$excerpt wp_trim_words$excerpt$excerpt_length'' );
$is_trimmed_excerpt str_word_count$excerpt ) < $original_word_count;
if ( null === $excerpt_more ) {
$excerpt_more apply_filters'excerpt_more''&hellip;' );
$excerpt_more = empty( $is_trimmed_excerpt ) ? '' $excerpt_more;
$excerpt apply_filters'get_post_excerpt_excerpt'$excerpt $excerpt_more );
if ( false === $more_link ) {
return $excerpt;
} else {
$more_link sprintf'<a href="%s" class="more-link read-more-link">%s</a>',
get_the_permalink$post->ID ),
apply_filters'get_post_excerpt_read_more_text''Read More' )
return $excerpt apply_filters'get_post_excerpt_read_more_link'$more_link );

~close your div's here~
<?php wp_reset_query(); ?>

this will add a WP post to an SMF page, or to the page (is it your site-template framework?) you call it to. 

anyway, this has been a down and dirty explanation to follow up on the two folks who asked.  I hope it helps others, and i'll be happy to answer any questions if there are any. 

to see how i blended a page of mine, follow the link in my sig- SMF is up front in this instance, and the 'publisher', i.e WP, is available in the top menu.


Thanks for the guide. Should help a bunch of people
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Quote from: drewactual on July 10, 2018, 09:43:41 AM
if done right, it's seamless.  users just won't know.  the 'giveaway' on my site is the top bar where the cookies (login) don't translate from WP to SMF or vice-versa.....

Can't you use SSI to solve that problem?


Quote from: confuseamuse on July 10, 2018, 12:05:36 PM
Quote from: drewactual on July 10, 2018, 09:43:41 AM
if done right, it's seamless.  users just won't know.  the 'giveaway' on my site is the top bar where the cookies (login) don't translate from WP to SMF or vice-versa.....

Can't you use SSI to solve that problem?

i can, but i don't see it as a problem... if it were something of concern in my application of this merger, it would grant access to both SMF and WP via one login- or the bridge, if you would... i don't want a bridge... the two engines provide a distinct function as i'm presenting it.  there is no need for SMF users to have access to WP in this case, and contributor's are aware they have to log into the publisher to fiddle there. 

this time of year, again in my personal application, there is only one original WP post published, as everything else there is aggregated articles... that will change in the coming weeks as the season approaches.  for that, instead of being overly complicated about it (I could make a script that opens a new SMF thread/topic for every specific category of WP post automated) i simply post up the article (or a contributor does) and then post a link to a pre-positioned SMF board and topic to support it's comments....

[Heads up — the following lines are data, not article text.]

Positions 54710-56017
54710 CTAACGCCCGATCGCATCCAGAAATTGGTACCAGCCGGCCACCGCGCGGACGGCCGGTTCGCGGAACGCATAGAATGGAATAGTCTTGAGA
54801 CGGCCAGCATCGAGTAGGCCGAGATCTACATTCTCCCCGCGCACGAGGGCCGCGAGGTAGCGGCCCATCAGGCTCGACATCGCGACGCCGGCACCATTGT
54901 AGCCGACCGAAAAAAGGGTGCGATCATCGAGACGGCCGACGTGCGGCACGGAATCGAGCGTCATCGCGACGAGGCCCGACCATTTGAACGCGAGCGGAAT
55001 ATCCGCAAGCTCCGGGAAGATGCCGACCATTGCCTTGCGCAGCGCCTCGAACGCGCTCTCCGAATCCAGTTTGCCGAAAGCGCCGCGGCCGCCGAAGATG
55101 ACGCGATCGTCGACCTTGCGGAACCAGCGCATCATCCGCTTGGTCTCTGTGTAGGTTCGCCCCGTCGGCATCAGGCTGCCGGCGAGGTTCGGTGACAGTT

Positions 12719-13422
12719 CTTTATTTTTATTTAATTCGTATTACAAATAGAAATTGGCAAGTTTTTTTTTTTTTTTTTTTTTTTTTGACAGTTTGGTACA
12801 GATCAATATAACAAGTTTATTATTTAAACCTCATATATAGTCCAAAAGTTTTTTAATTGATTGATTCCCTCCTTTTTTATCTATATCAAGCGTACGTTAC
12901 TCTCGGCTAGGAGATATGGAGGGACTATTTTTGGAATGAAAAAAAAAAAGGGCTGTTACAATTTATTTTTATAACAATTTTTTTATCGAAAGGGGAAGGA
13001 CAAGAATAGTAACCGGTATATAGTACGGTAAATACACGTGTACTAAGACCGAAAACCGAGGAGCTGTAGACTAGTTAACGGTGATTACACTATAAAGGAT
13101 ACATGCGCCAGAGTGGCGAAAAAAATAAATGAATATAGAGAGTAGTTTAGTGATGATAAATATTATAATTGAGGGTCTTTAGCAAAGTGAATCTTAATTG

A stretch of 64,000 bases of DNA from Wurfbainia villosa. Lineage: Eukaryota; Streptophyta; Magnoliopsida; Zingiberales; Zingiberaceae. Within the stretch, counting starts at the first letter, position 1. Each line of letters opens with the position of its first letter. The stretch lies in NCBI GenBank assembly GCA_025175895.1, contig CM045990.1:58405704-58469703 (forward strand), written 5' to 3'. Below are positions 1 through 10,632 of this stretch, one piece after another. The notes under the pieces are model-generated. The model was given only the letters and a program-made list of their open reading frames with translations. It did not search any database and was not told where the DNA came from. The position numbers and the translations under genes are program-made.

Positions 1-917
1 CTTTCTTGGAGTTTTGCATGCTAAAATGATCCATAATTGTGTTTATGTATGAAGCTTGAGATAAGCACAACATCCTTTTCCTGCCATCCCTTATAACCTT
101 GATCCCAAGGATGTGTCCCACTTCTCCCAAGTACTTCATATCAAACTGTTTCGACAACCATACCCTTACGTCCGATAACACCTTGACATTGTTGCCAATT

the single original article posted now is super long so i didn't do it in this instance, but a copy of the article in the opening topic post, as a practice, is helpful or users to pick it apart in the comments (using quote).   



Other than two systems that both require patching, and a not entirely fluid experience between the two, what does this give you that a portal can't?
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and, if you say "a blog" - let me point you to Sesquipedalian's site....

all done within SMF.
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Thanks for this. Have you had any experience with WP packages or just the core features.  I'm guessing is the packages setup on a WP page then the page integrated should work.


Quote from: Arantor on July 12, 2018, 08:10:39 AM
Other than two systems that both require patching, and a not entirely fluid experience between the two, what does this give you that a portal can't?

tools.  like it or not WP is the widest used open source engine on the web.  there are tools galore, but more importantly (in my case) it's the portability.  i can connect with other WP sites and swap articles, share links, trade lists, and all automated as they are using WP and there is a tool for it- where as SMF can't do that (or it hasn't been developed to my knowledge) and there are only a small fraction of SMF sites as compared to WP- making 'share' transactions easier.  With WP I can (and have/do) run full out stores with resident cc processing and presentation 'out of the box' where as any SMF shop looks like it came out of the nineties without tons of effort coding php and css.  WP has tools that auto-post to social media and updates as the user dictates, automatically, and in a format prescribed by the admin- SMF doesn't have anything approximating that i've encountered.  it could be done, yeah, but- i could either spend my time and effort drafting such a thing (which is pressing any semblance of skill i have with such matters) but 'out of the box' WP has it.  I can even post items for sale on social media using tools already available via WP.  and possibly more importantly, i can pull from API's entire current/updated product listings complete with images and prices adjusted for my retail margin using well tested and validated, not to mention thoroughly supported, plugins for inventory management and automated ordering from those distributors- making a webstore an upfront effort on my part, and requiring only mild management/supervision once bugs are kicked out of it..... again... out of the box.